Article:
If you played King of the Hill as a child, you'll remember the goal was to beat the other kids to the top. Not easy (at least it wasn't for me). But going down the hill was a breeze. The other kids and gravity were always ready to help!
It's easier to go down than up - this is the world of physics. The principle for how this applies to investments is called the Arithmetic of Loss.
The math: losses hurt more than gains help. For example, losing 5% is more negative than gaining 5% is positive.
To illustrate, consider a bigger percentage. Start with $100,000 and gain 50%, and you're $150,000. Great.
But as we know from the law risk equals potential return, where there's a chance for return, there's one for loss. Suppose the sword cuts the other way and you lose 50%. You'd have $50,000. Here's the rub: to get back to $100,000, you now have to go up 100%.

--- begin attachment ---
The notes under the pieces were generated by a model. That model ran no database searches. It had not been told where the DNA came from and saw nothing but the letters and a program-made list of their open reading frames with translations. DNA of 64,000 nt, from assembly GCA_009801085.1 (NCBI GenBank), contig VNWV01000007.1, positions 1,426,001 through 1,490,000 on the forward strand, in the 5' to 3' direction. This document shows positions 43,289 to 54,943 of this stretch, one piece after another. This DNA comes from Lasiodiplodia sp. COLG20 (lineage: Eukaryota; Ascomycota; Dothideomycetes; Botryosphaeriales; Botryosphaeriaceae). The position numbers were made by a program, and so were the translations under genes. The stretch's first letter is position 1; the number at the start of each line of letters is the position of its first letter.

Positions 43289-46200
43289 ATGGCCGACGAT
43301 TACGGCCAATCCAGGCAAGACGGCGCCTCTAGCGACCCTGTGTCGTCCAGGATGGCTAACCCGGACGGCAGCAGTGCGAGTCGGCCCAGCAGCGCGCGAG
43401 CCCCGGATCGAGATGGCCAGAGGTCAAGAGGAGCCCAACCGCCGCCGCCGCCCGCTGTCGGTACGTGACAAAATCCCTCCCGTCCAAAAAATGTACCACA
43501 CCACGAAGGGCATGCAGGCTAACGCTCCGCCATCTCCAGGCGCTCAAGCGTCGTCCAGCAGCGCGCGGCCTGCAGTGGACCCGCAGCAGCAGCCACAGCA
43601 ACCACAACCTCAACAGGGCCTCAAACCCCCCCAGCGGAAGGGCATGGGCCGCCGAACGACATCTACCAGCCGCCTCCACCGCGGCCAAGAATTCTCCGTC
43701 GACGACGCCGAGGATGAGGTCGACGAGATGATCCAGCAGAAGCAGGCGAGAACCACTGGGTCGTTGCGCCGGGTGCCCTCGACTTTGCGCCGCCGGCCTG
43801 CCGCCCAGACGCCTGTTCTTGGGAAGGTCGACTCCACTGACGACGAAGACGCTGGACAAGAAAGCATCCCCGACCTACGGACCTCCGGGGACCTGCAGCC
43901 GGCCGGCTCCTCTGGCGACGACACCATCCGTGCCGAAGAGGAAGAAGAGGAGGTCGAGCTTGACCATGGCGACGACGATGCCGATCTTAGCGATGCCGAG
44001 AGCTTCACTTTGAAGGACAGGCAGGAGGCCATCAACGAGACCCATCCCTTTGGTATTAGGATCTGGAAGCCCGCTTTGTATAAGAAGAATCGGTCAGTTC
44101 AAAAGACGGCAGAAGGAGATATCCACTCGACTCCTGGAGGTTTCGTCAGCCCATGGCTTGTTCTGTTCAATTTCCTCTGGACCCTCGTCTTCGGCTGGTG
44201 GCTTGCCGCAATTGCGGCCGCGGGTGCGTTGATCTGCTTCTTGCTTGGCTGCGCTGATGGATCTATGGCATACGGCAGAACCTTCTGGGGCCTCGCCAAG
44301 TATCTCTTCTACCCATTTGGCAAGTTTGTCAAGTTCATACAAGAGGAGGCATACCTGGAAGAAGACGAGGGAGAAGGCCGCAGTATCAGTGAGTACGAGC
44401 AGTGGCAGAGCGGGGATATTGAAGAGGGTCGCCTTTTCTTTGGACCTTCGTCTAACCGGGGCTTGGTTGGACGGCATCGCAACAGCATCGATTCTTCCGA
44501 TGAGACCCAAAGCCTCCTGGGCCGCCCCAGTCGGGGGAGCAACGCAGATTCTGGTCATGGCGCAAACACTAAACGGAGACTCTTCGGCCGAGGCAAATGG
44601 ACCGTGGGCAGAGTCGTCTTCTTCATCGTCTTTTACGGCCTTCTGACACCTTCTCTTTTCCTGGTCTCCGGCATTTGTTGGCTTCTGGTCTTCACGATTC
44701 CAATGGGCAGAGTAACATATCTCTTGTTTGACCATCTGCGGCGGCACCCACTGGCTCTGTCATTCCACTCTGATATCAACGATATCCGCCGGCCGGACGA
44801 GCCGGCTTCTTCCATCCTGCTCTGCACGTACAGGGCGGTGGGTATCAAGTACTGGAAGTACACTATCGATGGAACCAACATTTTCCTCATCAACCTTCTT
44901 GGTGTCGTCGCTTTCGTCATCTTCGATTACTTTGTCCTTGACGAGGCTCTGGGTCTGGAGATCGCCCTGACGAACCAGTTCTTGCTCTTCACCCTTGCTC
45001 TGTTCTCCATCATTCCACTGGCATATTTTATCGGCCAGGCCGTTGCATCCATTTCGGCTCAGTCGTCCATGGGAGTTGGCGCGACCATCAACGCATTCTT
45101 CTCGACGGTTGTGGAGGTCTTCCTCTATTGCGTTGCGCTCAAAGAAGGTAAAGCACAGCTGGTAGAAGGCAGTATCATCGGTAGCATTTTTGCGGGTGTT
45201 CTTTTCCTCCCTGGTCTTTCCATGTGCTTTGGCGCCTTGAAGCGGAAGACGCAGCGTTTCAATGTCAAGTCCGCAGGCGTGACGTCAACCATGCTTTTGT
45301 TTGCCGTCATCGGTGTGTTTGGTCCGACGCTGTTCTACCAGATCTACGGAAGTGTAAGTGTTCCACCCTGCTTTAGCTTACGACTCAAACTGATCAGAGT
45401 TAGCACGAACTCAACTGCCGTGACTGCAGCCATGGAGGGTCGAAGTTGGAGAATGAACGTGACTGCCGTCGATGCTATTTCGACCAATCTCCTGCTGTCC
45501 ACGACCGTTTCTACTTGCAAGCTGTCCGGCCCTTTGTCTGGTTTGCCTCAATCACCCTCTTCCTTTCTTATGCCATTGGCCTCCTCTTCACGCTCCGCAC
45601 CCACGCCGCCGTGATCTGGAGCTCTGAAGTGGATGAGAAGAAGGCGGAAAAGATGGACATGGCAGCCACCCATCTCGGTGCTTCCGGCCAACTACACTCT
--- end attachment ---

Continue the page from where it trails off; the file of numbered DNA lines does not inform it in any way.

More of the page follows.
One more example: an investment of $100,000 earns 10% a year for three years. In the fourth year, it loses 10%. The ending value is $119,000. This computes to a return of just 4.6% per year. One down year disproportionately reduced the result.
You Can Only Lose All Your Money Once
|Las Vegas in the 1950s|
There is another important aspect to the arithmetic of loss. Gamblers in Vegas know
When you lose, you may become more risk averse. Math is compounded by psychology - studies show losses hurt more emotionally as well. With capital depleted, you'll likely be less tolerant of further losses.
Risk Tolerance May Change with Market Conditions
|Daily Linear Chart of S&P 500 from 1950 to 2013|
Does Buy and Hold Protect Against Losses?
Mathematically, just like in King of the Hill, it's much easier to go down than up. I don't know why it has to be this way. But kids - and investors - have to live with it.